Nanterre, France -- Faurecia is to buy the seat comfort segment of Hoerbiger Automotive Komfortsysteme GmbH of Schongau, Germany, a player in the field of automotive comfort solutions. French automotive supplier Faurecia said 26 Oct that the deal is in line with its growth strategy and reinforces its technology offering in complete automotive seats.
Hoerbiger Automotive Komfortsysteme develops and manufactures leading-edge pneumatic (as opposed to electro-mechanical) seat comfort systems, mainly targeted at premium vehicle segments. The pneumatic system allows for a wide variety of comfort functions, such as massage, shoulder, lumbar, lateral and thigh support, said Faurecia.
Also, Hoerbiger's pneumatic solution can be adjusted individually to the contour of the driver/passenger, resulting in "ergonomically first-class vehicle seats using the sophisticated system," Faurecia's statement said.
According to Faurecia, this is already the standard in the latest high-end premium German vehicles. Over time, the company added, lighter and thinner pneumatic systems are expected to substitute existing electromechanical systems across vehicle segments.
Seat systems developed by Hoerbiger Automotive and their components are covered by a comprehensive portfolio of patents, which ensures long-term technology leadership, Faurecia points out.
"This new acquisition is in line with Faurecia's strategy: it reinforces the technology leadership of our Automotive Seating activity and strengthens our presence in the premium segment," said Yann Delabriere, chairman and ceo of Faurecia, in the company statement.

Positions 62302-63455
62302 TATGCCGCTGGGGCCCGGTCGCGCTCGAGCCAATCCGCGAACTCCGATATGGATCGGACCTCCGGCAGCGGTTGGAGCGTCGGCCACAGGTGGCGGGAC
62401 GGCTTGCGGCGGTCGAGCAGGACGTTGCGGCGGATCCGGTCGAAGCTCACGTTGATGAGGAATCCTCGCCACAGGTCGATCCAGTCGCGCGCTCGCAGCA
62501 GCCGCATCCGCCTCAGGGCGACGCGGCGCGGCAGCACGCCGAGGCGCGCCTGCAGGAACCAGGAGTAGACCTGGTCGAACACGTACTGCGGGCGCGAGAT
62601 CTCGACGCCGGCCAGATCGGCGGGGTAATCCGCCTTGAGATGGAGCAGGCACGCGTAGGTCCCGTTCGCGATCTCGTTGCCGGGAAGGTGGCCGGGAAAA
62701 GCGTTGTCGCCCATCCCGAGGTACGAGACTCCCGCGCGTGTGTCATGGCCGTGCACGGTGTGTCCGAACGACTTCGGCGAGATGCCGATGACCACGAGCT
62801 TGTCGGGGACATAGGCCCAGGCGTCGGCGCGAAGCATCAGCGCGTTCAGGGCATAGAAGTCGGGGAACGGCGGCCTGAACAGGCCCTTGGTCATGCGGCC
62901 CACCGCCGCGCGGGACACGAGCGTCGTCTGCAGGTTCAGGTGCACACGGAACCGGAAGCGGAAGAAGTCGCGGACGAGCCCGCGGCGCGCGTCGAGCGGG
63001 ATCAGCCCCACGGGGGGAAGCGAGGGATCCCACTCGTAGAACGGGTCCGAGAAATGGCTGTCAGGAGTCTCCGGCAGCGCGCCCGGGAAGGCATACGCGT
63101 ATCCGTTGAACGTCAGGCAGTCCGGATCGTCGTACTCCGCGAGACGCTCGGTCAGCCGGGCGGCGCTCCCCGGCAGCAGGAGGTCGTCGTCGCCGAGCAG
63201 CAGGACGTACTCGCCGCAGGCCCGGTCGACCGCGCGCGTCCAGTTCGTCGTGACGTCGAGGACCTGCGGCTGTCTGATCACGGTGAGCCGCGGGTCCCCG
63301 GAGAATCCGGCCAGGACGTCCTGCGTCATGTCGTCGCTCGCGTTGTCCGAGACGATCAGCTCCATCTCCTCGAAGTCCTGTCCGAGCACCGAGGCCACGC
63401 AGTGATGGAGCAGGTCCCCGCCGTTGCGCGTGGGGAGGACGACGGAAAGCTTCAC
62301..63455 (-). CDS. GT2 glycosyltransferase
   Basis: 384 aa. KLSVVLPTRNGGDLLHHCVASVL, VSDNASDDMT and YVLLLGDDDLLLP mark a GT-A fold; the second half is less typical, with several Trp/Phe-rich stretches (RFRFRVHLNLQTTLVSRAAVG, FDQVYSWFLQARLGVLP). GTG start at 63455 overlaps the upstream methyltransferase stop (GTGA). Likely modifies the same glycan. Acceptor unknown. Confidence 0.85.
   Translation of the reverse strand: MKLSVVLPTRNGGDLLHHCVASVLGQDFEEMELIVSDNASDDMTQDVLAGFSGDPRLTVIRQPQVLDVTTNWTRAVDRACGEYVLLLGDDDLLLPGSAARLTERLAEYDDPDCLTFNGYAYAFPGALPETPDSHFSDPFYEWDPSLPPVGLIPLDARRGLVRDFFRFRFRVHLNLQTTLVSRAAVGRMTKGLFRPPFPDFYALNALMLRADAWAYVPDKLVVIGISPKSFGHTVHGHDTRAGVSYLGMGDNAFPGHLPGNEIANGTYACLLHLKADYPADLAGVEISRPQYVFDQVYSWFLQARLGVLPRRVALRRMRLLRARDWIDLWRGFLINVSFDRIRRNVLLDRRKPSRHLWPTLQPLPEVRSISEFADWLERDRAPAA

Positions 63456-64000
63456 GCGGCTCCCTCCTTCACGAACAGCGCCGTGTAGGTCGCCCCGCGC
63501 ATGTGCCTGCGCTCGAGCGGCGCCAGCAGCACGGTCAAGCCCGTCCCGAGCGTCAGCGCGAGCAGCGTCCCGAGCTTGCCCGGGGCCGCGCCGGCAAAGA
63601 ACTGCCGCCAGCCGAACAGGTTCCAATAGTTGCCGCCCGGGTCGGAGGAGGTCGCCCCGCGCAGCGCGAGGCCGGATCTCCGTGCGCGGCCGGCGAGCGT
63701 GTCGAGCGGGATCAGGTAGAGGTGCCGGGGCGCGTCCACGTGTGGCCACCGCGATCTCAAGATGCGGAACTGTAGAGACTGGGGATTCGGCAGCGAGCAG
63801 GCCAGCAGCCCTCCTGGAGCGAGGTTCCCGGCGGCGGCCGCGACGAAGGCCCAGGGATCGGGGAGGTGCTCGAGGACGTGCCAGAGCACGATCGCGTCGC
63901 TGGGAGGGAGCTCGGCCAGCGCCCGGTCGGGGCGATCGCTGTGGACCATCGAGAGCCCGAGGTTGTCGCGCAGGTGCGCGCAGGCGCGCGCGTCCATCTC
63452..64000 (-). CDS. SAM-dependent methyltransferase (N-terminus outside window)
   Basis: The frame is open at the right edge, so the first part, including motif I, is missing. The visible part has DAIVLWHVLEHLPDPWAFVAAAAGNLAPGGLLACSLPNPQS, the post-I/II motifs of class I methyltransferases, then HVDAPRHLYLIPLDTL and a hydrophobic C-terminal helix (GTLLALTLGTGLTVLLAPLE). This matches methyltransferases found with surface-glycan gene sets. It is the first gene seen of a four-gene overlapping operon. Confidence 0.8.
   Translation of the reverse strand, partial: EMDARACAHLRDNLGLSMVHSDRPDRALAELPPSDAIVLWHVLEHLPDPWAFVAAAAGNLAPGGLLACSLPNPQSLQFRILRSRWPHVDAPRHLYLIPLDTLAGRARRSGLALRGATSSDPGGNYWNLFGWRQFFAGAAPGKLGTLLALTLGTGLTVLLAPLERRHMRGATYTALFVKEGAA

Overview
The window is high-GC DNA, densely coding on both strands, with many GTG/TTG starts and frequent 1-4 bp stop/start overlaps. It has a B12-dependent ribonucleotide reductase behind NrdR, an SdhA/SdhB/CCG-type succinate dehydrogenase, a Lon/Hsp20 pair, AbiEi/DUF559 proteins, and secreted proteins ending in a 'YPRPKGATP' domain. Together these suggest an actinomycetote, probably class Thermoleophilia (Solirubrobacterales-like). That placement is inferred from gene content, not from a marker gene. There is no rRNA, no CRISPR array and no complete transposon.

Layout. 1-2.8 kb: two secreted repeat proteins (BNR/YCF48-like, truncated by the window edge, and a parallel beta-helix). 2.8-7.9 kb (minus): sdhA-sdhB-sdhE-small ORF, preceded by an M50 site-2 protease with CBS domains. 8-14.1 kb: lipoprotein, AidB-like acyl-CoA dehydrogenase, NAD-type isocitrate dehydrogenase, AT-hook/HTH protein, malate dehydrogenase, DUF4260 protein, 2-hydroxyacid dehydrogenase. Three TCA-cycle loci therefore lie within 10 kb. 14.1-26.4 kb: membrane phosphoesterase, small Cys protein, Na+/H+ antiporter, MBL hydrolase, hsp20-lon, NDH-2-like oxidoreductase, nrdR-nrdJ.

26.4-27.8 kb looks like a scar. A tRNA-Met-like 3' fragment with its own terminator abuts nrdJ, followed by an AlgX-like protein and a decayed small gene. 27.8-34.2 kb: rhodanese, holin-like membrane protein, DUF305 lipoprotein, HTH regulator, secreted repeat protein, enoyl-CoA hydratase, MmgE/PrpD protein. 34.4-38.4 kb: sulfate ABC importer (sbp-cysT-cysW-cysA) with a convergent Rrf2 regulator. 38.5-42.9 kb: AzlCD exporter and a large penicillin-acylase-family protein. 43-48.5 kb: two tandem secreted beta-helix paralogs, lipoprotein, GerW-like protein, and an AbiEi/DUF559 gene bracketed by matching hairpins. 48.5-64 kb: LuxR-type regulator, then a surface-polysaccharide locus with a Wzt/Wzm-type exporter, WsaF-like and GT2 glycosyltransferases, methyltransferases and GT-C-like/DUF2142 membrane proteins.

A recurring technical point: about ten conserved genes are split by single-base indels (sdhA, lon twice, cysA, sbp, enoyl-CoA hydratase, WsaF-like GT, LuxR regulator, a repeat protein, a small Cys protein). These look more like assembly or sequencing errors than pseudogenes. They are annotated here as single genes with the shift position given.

Hoerbiger's seat comfort segment generated sales of Euro 20 million ($28 million) in 2009, mainly with Audi, BMW and Mercedes-Benz.
"The sale of the Seat Comfort Segment is the start of a comprehensive restructuring phase of our company. In the future, we will focus even more strongly on our core competencies of hydraulic convertible top systems and pneumatic gearshift systems," said Gerhard Messmer, managing director of HoerbigerAutomotive Komfortsysteme, in the Faurecia statement.
Faurecia noted that, since the acquisition is subject to approval by the German anti-trust authorities, closing is not expected till the end of 2010.